As Senate Democratic leaders scramble to vote on President Joe Biden's sweeping social spending bill before Christmas, Republican senators are painting the bill as a recipe for a “supersized” IRS.
In remarks at a press conference Tuesday, Republican senators argued the Build Back Better Act would grant $80 billion in mandatory funding to the IRS and provide an estimated 87,000 new IRS agents.
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“This supersized IRS will create an army of auditors,” said Idaho Sen. Mike Crapo.
The Republicans also took aim at a now-removed proposal in the bill that would have lowered the tax reporting threshold for bank account inflows and outflows to $600. The proposal drew outrage, and Senate leaders later settled on $10,000 a year.
Iowa Sen. Chuck Grassley pointed to the initial proposal as evidence it would create a more intrusive IRS, saying his office received 11,000 emails “against [the] IRS having that increased authority and power.”
“We still have to be very fearful of the additional money going to the IRS,” Grassley said.
The White House has argued the funds are necessary for hiring enforcement agents trained to pursue wealthy tax evaders, modernizing outdated IRS technology, and providing additional taxpayer service.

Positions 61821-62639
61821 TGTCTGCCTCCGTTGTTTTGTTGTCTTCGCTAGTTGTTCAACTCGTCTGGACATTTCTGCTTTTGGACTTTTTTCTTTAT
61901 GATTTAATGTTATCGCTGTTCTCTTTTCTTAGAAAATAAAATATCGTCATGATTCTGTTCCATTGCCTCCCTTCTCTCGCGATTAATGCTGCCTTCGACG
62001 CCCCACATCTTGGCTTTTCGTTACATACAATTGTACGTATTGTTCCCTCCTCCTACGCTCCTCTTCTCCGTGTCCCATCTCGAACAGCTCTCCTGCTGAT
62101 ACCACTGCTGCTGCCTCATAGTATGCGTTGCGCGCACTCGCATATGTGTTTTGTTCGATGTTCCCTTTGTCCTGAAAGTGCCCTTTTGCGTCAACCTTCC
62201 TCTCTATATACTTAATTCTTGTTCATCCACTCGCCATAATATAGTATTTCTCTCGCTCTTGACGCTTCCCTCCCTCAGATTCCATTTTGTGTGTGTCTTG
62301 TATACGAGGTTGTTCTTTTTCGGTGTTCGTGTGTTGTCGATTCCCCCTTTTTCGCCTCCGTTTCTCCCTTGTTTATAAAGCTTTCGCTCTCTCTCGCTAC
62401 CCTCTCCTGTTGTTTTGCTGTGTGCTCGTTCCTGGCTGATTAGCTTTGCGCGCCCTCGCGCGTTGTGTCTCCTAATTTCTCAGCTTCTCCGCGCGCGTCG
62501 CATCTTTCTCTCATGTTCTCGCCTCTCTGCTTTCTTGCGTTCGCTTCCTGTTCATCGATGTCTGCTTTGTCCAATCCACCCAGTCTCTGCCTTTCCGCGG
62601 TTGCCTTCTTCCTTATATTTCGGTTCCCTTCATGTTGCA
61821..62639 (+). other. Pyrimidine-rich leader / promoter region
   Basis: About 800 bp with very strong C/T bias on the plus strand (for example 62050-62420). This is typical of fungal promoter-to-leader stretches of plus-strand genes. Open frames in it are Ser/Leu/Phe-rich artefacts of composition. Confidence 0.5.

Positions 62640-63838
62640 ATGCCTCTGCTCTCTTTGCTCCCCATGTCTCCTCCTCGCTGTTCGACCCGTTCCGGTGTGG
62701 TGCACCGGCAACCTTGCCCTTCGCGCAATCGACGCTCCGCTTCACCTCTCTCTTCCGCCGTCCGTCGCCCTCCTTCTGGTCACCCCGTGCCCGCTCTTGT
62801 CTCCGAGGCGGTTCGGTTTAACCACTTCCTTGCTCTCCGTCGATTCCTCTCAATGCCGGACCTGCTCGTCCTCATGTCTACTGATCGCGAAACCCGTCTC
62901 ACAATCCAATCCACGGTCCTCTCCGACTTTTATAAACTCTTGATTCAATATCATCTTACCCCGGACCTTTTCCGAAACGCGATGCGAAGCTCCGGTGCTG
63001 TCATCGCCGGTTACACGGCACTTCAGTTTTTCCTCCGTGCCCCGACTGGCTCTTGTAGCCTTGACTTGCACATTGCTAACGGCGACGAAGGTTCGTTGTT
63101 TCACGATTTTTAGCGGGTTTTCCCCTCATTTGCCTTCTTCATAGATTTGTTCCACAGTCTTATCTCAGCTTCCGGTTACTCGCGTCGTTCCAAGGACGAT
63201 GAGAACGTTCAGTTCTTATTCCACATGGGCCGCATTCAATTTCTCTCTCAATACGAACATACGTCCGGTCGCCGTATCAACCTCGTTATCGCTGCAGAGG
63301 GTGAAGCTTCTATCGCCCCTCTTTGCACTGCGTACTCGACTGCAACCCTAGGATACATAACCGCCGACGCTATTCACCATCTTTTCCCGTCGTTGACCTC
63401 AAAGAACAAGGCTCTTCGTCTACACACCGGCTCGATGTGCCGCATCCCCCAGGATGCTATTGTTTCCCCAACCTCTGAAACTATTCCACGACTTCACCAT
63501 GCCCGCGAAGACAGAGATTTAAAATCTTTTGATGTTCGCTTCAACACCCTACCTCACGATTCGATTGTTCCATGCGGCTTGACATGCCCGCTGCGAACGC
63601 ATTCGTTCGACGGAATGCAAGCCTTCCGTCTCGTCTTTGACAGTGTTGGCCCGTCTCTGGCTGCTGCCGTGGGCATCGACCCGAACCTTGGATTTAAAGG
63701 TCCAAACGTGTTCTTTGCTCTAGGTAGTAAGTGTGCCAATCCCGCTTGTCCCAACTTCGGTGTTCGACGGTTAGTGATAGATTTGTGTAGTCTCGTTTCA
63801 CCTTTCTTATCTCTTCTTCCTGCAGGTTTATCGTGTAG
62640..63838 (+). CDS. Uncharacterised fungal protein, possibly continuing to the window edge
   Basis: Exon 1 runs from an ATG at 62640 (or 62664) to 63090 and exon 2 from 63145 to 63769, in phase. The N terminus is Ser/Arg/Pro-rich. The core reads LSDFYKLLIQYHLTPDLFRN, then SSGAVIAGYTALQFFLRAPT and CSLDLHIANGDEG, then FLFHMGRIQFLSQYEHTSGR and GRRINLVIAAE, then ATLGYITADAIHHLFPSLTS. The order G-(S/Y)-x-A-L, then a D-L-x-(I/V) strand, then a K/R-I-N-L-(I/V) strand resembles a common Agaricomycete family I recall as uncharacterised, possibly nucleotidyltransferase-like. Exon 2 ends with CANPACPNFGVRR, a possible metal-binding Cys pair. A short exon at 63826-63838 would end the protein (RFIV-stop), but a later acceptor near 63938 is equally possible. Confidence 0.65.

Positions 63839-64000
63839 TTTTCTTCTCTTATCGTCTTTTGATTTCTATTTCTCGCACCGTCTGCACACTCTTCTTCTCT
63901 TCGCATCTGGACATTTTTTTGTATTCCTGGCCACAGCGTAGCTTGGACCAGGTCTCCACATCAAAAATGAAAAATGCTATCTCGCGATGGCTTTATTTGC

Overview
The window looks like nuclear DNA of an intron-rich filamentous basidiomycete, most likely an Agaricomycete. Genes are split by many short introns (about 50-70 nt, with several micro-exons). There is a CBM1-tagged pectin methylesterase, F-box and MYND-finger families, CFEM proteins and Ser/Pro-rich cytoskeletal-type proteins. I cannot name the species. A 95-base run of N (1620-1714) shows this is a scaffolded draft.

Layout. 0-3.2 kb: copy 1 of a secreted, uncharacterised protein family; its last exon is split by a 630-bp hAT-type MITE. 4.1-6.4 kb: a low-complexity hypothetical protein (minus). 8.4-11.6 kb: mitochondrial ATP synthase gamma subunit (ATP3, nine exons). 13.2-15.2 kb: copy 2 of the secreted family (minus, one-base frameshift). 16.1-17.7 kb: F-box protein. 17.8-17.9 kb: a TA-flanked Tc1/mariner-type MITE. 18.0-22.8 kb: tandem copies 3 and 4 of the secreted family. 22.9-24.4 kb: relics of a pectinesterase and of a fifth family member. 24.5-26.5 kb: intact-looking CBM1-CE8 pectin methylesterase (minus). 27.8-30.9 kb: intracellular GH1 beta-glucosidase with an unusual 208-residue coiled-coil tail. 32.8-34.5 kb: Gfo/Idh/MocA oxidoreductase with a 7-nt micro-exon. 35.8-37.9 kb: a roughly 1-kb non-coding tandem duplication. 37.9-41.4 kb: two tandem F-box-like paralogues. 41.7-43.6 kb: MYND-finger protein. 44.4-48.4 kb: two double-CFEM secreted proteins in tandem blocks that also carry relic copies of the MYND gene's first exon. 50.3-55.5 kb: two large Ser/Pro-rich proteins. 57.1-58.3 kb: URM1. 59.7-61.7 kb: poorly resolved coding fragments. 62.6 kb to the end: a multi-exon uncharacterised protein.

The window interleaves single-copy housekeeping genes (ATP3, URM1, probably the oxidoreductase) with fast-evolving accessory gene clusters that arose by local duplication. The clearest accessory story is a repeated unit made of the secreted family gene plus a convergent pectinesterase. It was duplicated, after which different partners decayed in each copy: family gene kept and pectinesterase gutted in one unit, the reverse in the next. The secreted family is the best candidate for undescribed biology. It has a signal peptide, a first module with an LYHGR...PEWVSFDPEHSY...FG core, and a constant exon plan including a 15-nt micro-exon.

But Republicans argued the new auditors wouldn’t modernize the IRS and that the resources would be better used on taxpayer services, which they said would help those seeking to comply with their tax requirements.
“If you’re fortunate enough for them to answer the phone, it’s not uncommon at all to be put on hold for an extended period of time,” said Sen. John Boozman of Arkansas. “They actually have this thing where after about 45 minutes, they have what they call a courtesy disconnect, where they hang up on you because they’re trying to preserve your time.”
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Republicans seek to highlight areas of objection that may sway West Virginia Sen. Joe Manchin, a centrist Democrat whose support of the bill is necessary for its passage in the Senate. Manchin has objected to portions of the bill and has not yet committed to back the legislation.